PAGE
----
In search of lost centrality
AbstractThe major changes of economic space organization seem to cast doubt over the concept of centrality and its applications, especially at the city, citu network and global economy scales. Urban sprawl gives rise to a diffused or multiple centrality. Economic globalization reorganizes material and immaterial flows, and redistributes economic power to the advantage of global cities. A precise analysis of the terms "center" and "centrality" and of the phenomena they refer to permits to show that the classical patterns, if they are properly adapted, remain relevant at the urban scale, but that new centrality patterns are emerging at the world scale, on a reticular basis.
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Bibliographic InfoPaper provided by LEG, Laboratoire d'Economie et de Gestion, CNRS, Université de Bourgogne in its series LEG - Document de travail - Economie with number 2008-01.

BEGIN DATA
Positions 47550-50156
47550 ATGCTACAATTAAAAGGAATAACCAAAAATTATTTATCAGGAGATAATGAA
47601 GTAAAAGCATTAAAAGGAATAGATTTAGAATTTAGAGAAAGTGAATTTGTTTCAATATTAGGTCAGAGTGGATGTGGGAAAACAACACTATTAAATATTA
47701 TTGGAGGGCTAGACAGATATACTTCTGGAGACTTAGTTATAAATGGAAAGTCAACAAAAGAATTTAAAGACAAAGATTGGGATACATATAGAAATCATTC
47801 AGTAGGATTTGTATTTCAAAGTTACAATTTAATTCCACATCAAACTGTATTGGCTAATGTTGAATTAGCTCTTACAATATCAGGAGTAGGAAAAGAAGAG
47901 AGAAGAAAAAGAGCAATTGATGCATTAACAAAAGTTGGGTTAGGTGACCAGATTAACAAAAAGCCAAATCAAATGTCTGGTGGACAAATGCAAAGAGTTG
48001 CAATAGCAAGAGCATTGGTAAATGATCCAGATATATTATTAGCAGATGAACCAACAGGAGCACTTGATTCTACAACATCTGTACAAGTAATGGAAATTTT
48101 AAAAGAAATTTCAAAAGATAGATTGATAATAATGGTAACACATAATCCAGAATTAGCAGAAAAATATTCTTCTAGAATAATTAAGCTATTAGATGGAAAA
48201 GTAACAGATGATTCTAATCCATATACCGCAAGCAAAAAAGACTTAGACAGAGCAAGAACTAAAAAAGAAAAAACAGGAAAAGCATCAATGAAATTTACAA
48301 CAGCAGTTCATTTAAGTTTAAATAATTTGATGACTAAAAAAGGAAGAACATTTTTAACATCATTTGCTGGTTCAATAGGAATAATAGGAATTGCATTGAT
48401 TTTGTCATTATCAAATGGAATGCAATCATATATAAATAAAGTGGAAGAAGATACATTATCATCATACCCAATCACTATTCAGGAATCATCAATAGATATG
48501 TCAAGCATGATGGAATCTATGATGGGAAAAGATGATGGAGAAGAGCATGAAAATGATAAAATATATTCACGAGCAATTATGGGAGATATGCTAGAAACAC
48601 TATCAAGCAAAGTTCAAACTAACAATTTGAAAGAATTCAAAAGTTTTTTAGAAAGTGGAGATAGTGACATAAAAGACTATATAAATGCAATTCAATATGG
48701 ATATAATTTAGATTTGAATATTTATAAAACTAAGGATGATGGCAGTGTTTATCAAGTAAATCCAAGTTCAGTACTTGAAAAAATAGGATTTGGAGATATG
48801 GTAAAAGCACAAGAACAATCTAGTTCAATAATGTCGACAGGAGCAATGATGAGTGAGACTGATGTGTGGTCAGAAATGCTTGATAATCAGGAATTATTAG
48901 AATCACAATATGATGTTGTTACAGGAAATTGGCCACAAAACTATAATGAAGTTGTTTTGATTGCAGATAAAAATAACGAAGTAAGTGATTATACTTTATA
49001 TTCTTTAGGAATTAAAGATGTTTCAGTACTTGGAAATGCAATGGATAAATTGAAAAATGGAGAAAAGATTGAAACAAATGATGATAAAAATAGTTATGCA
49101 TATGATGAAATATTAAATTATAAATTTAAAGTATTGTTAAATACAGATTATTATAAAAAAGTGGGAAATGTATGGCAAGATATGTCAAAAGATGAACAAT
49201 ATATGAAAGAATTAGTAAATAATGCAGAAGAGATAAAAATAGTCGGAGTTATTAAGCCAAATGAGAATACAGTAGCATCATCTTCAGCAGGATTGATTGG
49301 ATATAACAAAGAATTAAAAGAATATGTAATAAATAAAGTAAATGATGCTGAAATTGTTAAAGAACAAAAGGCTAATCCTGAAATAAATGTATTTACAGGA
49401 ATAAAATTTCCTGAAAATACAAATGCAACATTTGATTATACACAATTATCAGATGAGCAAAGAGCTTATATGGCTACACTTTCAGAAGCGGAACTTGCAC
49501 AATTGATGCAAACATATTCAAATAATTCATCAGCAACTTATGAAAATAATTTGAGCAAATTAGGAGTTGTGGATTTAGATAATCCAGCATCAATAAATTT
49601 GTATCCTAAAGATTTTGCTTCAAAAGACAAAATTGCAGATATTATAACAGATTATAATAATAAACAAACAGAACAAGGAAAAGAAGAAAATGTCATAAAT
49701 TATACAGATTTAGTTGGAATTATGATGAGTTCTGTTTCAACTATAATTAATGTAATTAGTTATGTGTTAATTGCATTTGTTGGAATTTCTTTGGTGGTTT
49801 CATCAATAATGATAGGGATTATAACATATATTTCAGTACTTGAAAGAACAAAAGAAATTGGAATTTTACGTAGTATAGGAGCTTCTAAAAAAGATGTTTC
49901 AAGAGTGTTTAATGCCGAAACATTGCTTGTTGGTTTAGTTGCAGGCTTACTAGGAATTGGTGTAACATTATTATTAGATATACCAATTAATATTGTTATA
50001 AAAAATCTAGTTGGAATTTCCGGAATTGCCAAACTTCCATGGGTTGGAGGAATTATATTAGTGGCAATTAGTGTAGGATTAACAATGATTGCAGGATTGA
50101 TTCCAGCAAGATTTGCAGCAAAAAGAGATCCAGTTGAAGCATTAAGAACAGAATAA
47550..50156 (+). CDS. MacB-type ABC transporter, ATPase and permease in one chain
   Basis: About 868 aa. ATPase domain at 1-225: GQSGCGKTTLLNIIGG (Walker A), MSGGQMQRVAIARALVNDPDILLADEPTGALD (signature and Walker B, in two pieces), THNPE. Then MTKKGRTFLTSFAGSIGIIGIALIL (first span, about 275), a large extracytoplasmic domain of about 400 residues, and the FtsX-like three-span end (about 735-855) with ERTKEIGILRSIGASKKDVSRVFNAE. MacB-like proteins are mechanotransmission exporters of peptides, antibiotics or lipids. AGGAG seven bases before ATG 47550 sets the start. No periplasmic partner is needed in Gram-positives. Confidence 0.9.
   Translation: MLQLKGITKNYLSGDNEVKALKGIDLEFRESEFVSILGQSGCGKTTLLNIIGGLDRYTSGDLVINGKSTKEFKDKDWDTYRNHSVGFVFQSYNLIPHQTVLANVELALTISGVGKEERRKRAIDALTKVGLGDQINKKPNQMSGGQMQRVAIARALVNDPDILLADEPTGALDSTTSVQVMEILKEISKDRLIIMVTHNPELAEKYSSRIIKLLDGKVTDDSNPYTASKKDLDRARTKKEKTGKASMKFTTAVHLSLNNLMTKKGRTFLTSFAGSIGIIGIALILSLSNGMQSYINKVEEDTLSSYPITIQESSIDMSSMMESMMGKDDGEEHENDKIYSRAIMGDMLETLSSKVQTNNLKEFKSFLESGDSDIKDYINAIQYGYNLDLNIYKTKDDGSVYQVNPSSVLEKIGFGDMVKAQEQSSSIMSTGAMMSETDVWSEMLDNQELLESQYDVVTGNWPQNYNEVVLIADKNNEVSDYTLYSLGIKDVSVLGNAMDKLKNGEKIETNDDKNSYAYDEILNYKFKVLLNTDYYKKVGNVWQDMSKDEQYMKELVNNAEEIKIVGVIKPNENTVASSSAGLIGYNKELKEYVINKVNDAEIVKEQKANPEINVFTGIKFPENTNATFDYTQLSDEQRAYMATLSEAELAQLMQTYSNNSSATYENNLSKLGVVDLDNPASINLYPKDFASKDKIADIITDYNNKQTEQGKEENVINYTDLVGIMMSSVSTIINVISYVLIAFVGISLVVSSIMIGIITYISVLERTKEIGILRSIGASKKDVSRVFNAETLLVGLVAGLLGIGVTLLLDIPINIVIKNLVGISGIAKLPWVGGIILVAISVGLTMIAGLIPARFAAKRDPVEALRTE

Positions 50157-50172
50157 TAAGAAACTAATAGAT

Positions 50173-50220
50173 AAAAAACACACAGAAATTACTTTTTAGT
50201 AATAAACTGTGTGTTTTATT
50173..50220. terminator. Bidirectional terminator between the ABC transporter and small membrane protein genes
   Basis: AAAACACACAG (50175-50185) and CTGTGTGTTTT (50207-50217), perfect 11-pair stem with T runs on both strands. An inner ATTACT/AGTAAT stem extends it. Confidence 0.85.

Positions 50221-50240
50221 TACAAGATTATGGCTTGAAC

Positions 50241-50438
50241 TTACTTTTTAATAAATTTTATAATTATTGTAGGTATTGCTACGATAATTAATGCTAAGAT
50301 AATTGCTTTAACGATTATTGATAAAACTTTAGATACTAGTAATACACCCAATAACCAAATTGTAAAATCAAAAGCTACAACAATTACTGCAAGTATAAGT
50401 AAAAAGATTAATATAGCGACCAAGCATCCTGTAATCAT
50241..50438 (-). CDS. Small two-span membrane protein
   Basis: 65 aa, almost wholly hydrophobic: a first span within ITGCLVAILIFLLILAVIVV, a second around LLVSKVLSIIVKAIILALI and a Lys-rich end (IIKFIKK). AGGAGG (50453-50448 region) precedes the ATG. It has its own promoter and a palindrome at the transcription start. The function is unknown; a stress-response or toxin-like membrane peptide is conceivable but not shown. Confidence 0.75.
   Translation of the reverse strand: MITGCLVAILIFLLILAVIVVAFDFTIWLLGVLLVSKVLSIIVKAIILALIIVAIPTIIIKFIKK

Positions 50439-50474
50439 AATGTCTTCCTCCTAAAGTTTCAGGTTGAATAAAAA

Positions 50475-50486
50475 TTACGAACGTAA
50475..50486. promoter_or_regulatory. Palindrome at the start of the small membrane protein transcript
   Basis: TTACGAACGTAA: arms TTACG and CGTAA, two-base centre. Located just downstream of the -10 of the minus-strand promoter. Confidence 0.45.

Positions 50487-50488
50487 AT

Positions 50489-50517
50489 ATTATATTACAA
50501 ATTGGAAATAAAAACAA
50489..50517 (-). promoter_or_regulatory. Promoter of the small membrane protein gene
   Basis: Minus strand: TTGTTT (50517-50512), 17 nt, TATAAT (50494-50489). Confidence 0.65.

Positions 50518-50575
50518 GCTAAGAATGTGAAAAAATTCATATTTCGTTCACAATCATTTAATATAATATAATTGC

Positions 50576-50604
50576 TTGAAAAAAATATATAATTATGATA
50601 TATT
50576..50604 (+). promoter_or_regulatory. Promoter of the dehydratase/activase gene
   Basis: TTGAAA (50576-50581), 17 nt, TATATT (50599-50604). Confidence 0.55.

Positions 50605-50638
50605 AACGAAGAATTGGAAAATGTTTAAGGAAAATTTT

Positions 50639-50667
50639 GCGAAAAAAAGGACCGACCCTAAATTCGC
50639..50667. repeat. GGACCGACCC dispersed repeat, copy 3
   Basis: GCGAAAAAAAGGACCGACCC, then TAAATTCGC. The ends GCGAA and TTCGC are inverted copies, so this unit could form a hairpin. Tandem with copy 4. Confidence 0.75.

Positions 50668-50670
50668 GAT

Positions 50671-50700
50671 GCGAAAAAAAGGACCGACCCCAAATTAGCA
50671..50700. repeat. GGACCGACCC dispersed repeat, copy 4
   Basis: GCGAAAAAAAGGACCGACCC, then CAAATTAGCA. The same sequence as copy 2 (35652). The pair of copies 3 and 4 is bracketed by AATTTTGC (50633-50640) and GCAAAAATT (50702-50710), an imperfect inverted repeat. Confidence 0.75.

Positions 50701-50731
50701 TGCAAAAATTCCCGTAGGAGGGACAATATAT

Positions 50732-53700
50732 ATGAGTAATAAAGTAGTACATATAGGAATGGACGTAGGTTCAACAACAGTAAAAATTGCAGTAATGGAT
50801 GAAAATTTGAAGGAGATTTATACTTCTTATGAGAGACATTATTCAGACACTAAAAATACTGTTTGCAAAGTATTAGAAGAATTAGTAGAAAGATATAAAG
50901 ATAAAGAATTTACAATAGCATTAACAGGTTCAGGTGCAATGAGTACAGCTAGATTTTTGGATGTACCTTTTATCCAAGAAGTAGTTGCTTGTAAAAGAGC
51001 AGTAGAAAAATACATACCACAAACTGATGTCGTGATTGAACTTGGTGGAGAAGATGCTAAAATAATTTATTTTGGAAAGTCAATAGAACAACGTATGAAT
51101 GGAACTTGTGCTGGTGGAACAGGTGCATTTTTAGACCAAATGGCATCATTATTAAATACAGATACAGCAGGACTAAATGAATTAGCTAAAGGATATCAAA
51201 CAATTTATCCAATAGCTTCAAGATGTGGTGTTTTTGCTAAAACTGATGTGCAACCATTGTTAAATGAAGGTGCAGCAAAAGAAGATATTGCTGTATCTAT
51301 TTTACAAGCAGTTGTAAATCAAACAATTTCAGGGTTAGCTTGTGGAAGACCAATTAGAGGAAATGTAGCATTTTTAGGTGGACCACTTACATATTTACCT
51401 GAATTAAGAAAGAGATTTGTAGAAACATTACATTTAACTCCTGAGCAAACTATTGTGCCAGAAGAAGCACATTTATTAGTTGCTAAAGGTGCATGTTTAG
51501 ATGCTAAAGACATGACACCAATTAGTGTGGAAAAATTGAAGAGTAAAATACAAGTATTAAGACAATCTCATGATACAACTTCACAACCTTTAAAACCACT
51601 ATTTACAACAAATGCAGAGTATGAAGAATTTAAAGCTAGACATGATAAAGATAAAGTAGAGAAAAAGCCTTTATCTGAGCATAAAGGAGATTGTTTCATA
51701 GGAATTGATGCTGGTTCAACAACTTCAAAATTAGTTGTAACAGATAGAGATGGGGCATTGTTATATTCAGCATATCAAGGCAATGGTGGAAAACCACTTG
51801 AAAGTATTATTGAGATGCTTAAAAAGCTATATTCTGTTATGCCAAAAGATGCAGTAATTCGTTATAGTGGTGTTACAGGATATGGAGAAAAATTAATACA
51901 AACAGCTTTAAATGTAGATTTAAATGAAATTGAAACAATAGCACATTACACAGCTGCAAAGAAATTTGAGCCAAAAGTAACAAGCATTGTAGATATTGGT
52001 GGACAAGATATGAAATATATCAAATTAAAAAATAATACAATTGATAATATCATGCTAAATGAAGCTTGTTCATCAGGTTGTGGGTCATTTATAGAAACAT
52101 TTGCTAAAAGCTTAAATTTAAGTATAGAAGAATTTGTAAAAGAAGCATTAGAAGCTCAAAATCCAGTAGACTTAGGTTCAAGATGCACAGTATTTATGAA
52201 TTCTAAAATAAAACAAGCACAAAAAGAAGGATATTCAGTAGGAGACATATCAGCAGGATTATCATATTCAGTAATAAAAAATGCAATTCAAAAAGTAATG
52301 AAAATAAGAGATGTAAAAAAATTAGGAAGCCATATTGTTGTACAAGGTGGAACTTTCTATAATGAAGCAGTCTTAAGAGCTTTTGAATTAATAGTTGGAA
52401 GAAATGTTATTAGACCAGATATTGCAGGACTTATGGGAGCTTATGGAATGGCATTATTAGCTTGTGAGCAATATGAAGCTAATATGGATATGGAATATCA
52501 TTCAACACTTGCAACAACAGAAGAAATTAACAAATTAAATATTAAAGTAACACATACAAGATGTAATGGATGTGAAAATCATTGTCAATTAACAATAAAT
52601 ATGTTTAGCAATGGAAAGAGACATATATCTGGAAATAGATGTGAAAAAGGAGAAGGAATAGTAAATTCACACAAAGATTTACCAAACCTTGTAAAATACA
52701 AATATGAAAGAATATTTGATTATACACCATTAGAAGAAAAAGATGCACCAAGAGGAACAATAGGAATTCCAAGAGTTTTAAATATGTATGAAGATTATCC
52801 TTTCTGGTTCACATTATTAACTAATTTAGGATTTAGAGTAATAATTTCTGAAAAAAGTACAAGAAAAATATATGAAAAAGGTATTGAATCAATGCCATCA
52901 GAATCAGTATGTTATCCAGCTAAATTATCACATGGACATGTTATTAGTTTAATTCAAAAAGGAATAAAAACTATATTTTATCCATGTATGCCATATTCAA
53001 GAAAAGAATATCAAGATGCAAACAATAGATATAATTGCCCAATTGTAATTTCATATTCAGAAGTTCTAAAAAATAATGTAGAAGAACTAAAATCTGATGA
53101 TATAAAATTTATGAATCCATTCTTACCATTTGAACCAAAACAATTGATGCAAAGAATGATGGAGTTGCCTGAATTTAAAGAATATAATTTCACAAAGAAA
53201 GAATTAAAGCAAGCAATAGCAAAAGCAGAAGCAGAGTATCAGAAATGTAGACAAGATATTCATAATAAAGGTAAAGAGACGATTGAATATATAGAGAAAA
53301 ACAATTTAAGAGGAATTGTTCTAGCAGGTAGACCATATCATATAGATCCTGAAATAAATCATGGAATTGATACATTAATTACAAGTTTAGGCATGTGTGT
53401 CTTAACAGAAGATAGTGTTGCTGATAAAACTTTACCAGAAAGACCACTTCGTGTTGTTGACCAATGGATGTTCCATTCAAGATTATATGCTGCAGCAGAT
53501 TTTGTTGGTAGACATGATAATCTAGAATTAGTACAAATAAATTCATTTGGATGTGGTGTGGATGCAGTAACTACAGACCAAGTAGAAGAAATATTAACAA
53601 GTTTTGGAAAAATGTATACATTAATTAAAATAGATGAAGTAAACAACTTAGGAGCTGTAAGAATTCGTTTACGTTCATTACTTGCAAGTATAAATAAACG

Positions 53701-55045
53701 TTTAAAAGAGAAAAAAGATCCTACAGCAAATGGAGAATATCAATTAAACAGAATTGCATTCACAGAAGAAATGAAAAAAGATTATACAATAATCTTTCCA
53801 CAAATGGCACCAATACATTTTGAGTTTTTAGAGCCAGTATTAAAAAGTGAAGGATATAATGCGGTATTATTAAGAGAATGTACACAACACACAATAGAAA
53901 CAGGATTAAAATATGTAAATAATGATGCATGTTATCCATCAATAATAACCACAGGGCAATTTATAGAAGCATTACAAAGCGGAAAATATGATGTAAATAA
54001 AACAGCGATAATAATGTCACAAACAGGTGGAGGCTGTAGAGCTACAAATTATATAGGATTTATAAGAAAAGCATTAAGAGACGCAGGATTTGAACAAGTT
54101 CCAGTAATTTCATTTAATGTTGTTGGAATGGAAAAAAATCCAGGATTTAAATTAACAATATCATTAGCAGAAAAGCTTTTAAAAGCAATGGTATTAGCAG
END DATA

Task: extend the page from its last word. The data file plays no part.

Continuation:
Length: 19 pages
Date of creation: Mar 2008
Date of revision:
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centrality; cities; networks; globalization;
This paper has been announced in the following NEP Reports:
- NEP-ALL-2008-04-04 (All new papers)
- NEP-GEO-2008-04-04 (Economic Geography)
- NEP-URE-2008-04-04 (Urban & Real Estate Economics)
Please report citation or reference errors to , or , if you are the registered author of the cited work, log in to your RePEc Author Service profile, click on "citations" and make appropriate adjustments.:
- Paul Krugman, 1990.
"Increasing Returns and Economic Geography,"
NBER Working Papers
3275, National Bureau of Economic Research, Inc.
- Fujita, Masahisa & Krugman, Paul & Mori, Tomoya, 1999. "On the evolution of hierarchical urban systems1," European Economic Review, Elsevier, vol. 43(2), pages 209-251, February.
- BOURDEAU-LEPAGE, Lise & HURIOT, Jean-Marie, 2004. "On poles and centers : cities in the french style," LEG - Document de travail - Economie 2004-07, LEG, Laboratoire d'Economie et de Gestion, CNRS, Université de Bourgogne.
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